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Journal of Analytical Methods in Chemistry
Volume 2015, Article ID 831238, 8 pages
http://dx.doi.org/10.1155/2015/831238
Research Article

The Content of Secondary Metabolites and Antioxidant Activity of Wild Strawberry Fruit (Fragaria vesca L.)

1Department of Genetics and Horticultural Plant Breeding, University of Life Sciences in Lublin, Akademicka Street 15, 20-068 Lublin, Poland
2Department of Vegetable and Medicinal Plants, University of Life Sciences in Lublin, K. Leszczyńskiego Street 58, 20-068 Lublin, Poland
3Division of Engineering in Nutrition, Warsaw University of Life Sciences, Nowoursynowska Street 159, 02-776 Warsaw, Poland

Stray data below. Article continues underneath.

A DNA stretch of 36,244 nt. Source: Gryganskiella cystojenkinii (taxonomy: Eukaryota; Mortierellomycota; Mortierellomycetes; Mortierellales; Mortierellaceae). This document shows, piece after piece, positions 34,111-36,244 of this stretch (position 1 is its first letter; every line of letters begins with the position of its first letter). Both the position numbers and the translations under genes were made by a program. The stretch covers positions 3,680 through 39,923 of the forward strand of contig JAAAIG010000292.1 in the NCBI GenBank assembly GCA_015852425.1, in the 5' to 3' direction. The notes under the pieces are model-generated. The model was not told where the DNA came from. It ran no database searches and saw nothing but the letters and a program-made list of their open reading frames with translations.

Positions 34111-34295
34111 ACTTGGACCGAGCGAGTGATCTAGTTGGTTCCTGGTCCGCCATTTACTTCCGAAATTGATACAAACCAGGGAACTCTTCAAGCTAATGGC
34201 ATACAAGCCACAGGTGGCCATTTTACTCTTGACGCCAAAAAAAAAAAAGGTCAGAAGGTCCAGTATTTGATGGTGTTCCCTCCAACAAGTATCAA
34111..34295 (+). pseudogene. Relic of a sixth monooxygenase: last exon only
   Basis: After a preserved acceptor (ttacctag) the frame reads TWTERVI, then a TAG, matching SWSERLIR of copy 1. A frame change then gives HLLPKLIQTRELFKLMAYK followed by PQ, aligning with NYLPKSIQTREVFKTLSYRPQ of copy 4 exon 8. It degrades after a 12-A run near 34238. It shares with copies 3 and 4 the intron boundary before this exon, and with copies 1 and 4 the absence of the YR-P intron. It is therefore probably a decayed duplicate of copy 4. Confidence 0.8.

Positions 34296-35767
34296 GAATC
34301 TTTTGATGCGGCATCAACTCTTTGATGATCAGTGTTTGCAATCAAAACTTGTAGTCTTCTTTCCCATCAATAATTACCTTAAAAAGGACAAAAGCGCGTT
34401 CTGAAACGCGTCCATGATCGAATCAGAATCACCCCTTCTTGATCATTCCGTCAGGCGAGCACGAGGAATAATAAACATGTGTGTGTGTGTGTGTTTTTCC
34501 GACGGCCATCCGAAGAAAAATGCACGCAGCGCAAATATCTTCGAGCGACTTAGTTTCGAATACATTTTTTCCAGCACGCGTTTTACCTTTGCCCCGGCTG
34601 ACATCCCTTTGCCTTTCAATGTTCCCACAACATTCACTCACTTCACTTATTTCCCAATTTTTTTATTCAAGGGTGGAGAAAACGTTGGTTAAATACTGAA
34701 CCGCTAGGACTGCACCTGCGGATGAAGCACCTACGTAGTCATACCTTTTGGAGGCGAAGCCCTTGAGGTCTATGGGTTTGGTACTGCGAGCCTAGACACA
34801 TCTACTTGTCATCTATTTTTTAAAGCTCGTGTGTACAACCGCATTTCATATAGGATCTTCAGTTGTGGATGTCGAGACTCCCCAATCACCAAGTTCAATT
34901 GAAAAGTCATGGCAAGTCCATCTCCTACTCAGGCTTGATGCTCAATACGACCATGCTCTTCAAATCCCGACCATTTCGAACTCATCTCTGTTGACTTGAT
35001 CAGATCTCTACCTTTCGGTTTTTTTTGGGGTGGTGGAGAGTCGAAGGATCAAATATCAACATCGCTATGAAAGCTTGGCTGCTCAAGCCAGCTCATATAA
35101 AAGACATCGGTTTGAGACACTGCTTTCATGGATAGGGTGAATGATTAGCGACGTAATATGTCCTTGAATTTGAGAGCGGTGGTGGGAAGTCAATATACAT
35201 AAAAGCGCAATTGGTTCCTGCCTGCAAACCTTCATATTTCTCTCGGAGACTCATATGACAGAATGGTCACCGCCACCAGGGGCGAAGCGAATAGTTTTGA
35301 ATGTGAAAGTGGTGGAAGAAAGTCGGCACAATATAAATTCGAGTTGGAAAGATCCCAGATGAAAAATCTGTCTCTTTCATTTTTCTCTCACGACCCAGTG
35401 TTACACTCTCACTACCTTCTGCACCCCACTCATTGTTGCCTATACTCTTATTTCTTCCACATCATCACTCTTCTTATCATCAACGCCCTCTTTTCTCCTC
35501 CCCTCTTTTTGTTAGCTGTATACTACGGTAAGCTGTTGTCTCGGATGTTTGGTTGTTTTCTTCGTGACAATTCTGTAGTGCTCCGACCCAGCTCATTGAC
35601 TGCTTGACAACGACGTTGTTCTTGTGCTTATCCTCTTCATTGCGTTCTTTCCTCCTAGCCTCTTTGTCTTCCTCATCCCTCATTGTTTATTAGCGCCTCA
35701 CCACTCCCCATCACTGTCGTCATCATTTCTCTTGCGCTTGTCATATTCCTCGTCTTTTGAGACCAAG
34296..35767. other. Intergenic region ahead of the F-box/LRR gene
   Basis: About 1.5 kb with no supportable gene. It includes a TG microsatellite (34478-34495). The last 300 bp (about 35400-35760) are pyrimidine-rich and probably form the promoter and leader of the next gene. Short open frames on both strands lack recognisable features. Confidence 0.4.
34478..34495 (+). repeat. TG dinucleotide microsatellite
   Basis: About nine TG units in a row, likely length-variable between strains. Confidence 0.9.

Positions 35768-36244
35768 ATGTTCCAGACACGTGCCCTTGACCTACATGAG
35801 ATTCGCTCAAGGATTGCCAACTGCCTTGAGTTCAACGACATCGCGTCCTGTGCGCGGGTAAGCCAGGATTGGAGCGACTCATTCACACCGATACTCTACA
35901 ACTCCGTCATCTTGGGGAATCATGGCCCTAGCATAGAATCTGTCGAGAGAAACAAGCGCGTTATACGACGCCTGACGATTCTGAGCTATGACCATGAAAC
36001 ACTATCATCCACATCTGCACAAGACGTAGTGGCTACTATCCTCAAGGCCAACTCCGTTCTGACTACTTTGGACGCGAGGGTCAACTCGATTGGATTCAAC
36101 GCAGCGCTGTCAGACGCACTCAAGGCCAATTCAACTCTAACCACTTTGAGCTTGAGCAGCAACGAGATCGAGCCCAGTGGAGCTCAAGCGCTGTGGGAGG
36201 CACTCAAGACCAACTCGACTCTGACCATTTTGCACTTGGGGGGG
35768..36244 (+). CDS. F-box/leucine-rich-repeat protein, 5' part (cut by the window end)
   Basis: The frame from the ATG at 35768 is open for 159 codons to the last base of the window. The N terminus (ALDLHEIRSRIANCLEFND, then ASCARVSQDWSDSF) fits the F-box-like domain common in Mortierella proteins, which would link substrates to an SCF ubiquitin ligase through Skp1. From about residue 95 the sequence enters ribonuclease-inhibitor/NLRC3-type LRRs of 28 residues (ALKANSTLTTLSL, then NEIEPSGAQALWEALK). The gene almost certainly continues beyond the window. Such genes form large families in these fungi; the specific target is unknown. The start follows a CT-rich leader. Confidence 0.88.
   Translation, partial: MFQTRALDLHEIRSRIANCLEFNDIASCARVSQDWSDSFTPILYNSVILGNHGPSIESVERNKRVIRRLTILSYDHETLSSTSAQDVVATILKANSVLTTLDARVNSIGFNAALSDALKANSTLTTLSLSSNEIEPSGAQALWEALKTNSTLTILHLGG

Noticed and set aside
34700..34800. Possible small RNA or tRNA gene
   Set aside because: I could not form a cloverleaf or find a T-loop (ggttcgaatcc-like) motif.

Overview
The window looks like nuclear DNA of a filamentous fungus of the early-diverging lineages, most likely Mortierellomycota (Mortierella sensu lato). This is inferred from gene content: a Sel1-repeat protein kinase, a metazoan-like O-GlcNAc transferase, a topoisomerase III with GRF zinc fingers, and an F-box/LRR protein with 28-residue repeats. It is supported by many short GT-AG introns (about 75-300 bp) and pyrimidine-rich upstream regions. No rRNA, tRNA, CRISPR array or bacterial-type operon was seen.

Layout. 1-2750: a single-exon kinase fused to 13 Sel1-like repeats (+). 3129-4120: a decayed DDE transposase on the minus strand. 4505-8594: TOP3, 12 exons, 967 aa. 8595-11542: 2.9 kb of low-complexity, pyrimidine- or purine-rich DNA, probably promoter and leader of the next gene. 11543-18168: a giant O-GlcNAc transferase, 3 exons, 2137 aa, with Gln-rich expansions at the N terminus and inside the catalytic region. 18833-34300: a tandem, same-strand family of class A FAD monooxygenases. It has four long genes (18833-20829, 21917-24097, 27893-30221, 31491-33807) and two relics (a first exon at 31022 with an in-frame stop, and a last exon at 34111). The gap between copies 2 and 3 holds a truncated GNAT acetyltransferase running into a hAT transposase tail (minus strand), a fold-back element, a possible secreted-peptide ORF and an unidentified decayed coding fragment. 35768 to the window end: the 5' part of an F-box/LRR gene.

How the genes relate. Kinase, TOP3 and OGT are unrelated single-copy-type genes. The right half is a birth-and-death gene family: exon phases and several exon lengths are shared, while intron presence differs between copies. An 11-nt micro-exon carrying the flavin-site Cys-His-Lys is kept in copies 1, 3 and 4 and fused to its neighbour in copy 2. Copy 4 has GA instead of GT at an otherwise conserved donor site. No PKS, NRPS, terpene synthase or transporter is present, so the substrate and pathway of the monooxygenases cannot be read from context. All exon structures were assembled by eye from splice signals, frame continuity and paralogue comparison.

4Department of Applied Mathematics and Informatics, University of Life Sciences in Lublin, Głęboka Street 28, 20-612 Lublin, Poland

Received 1 March 2015; Accepted 20 May 2015

Academic Editor: Constantinos Georgiou

Copyright © 2015 Magdalena Dyduch-Siemińska et al. This is an open access article distributed under the Creative Commons Attribution License, which permits unrestricted use, distribution, and reproduction in any medium, provided the original work is properly cited.

Abstract